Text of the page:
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Discussion Starter #1
currently my pioneer 275s only does 480p, but would i notice a big improvement with 1080i instead? i can not do 720p, since my tv was bought before this was available, but it does do 1080i. any thoughts??? thanks
 

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Depends on the DVD player and the display. The only way you will know is to try it and see for yourself. What works best in your setup may not be true in somebody else's. You can increase the odds by hearing from people with the exact same player and display.


larry
 

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I played around with the 270 for awhile, which is basically the same as the 275. I have a RPTV that has a native 1080i res as well. I saw some ringing on test patterns with this player, but I didn't see anything worth getting uptight about in actual viewing. The 270 and perhaps 275 as well has some other issues that may or may not irritate. Y/C delay is a bit much. I am using the Oppo right now because it does everything better than the 270. I discovered early on that I get just a bit better and cleaner PQ with DVI and I don't have a problem with MB (or don't see it) so the improvements were worth the extra money for me.
 

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Not sure about your equipment specifically but generally speaking you want there to me as little processing as possible, or single procseeing. SInce your TV and DVD player both do it (most likely) generally speaking you want that processing to happen with the device that does it better. An extreme example would be using a DVDO or other external processor connected to a TV. The choice would be obvious there and the solution would be to deliver the least processed signal to the DVDO (1080i) and then it would process and output to the native rate of the TV.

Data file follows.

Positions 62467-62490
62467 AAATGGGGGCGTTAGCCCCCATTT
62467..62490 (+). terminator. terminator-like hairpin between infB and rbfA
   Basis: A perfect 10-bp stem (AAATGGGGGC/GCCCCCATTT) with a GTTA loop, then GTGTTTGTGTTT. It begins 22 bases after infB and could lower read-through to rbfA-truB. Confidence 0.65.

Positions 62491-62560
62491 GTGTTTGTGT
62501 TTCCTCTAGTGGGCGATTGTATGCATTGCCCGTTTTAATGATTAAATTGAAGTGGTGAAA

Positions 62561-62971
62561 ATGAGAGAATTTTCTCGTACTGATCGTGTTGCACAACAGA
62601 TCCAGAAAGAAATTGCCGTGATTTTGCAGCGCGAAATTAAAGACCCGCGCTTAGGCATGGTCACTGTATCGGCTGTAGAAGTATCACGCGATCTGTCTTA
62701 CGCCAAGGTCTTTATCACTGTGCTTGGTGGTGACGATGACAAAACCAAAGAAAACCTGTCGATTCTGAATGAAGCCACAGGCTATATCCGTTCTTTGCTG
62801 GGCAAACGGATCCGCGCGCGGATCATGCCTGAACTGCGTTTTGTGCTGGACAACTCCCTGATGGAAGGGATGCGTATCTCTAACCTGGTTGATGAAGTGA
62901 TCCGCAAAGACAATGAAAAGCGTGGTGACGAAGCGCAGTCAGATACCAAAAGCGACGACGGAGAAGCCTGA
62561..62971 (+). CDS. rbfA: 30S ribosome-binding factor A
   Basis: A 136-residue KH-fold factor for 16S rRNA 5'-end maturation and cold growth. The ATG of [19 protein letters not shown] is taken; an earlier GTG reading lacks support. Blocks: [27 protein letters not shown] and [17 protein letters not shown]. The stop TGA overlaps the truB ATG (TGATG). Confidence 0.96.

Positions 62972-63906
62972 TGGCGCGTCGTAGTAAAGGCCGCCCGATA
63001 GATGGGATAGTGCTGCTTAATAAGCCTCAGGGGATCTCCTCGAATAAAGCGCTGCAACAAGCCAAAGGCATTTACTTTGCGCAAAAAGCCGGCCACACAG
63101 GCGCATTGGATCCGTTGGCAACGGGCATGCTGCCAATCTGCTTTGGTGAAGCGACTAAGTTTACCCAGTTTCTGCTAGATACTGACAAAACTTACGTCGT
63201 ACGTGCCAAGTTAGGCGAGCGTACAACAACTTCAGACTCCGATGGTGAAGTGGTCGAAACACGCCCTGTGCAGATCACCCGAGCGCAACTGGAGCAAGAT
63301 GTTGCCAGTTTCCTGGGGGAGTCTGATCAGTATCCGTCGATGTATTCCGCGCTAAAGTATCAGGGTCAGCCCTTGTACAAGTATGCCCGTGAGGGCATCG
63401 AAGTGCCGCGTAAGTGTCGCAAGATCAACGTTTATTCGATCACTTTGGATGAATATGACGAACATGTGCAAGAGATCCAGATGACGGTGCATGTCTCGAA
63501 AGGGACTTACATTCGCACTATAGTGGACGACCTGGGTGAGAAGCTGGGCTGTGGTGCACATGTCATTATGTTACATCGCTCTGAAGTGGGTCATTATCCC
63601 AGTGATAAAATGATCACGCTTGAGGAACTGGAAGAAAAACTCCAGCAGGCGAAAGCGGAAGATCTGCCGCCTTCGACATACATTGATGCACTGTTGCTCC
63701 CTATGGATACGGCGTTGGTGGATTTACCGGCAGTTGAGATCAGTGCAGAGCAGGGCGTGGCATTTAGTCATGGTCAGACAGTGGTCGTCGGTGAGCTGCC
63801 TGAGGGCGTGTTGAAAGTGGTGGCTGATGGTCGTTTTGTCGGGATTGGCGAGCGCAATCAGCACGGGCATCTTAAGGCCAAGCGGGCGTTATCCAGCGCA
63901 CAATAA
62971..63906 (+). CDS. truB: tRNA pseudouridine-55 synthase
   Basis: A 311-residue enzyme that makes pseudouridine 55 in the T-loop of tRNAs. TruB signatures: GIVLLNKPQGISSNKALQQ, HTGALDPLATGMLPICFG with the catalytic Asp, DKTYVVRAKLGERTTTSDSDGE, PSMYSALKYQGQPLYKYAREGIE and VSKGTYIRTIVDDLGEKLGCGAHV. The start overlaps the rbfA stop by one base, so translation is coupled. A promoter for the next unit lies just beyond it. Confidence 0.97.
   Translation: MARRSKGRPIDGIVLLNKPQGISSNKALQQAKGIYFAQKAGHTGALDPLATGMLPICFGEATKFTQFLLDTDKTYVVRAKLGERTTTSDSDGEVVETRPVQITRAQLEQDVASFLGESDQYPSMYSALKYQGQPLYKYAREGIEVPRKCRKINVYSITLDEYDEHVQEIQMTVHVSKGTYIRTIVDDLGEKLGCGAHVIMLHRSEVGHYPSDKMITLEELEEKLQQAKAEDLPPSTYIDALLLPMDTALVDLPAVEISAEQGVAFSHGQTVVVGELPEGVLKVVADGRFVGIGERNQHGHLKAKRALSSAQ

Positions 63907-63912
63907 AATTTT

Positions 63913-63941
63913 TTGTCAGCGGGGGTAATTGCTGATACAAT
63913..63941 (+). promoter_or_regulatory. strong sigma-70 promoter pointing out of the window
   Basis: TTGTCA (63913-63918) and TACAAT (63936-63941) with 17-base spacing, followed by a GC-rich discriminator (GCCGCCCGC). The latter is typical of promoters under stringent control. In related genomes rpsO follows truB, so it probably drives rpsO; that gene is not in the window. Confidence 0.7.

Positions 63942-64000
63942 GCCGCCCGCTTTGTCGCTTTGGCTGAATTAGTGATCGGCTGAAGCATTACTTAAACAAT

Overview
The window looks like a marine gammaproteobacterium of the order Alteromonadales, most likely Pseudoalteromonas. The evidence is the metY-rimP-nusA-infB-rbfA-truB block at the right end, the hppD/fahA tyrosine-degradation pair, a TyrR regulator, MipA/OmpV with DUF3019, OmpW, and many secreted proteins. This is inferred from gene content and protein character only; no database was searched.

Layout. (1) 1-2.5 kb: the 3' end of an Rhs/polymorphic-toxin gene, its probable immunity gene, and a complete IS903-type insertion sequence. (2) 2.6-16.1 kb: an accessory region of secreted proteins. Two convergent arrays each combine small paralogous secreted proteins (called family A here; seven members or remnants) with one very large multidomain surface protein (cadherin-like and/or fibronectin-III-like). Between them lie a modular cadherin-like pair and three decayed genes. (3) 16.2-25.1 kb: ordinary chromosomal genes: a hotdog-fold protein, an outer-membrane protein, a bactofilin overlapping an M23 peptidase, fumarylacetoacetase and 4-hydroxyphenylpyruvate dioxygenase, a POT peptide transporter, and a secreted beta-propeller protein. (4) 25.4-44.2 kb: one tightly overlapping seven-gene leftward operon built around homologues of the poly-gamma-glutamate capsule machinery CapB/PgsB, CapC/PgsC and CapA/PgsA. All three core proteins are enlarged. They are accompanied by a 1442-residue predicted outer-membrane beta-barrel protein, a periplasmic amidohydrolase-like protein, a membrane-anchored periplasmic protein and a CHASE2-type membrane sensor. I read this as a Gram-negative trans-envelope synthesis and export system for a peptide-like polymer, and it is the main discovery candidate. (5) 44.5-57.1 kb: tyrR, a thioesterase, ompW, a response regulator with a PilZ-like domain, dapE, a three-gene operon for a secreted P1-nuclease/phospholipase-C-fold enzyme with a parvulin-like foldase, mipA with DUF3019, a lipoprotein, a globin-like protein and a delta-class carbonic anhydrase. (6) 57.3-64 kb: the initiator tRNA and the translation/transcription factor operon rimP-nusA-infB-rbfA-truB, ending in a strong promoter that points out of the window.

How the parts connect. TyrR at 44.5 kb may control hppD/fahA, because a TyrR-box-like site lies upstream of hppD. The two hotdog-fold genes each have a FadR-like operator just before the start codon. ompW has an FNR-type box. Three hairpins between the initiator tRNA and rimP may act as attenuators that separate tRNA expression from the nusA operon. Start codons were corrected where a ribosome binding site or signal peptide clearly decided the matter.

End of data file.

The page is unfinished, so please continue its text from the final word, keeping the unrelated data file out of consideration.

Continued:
Bottom line is this: Try delivering 720p to your TV and see how it look with a variety of material. Since you are delivering the TV's native rate it won't do any more processing and your seeing how well the DVD player processing is working. Next deliver 1080i and see the difference. Now you are using the TV's processing as it has to make it a 720p signal for display. If 480p is your only choice it would be the least likely to produce the best picture.
 

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Discussion Starter #6
my tv can not do 720p...so i was asking which would be better? 480p or 1080i since those are my only option. thanks


Michael
 

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Just like others have said before, you have to try it out and test it out yourself. The results will vary for different people.


Because your TV doesn't support 720p, chances are 1080i signal will be scaled down to 480 in your TV anyways, and you won't see any improvements.


If your TV can _display_ (not just handle) 1080i natively, using high quality upscaler to convert 480p to 1080i will make significant improvement in producing smooth pictures.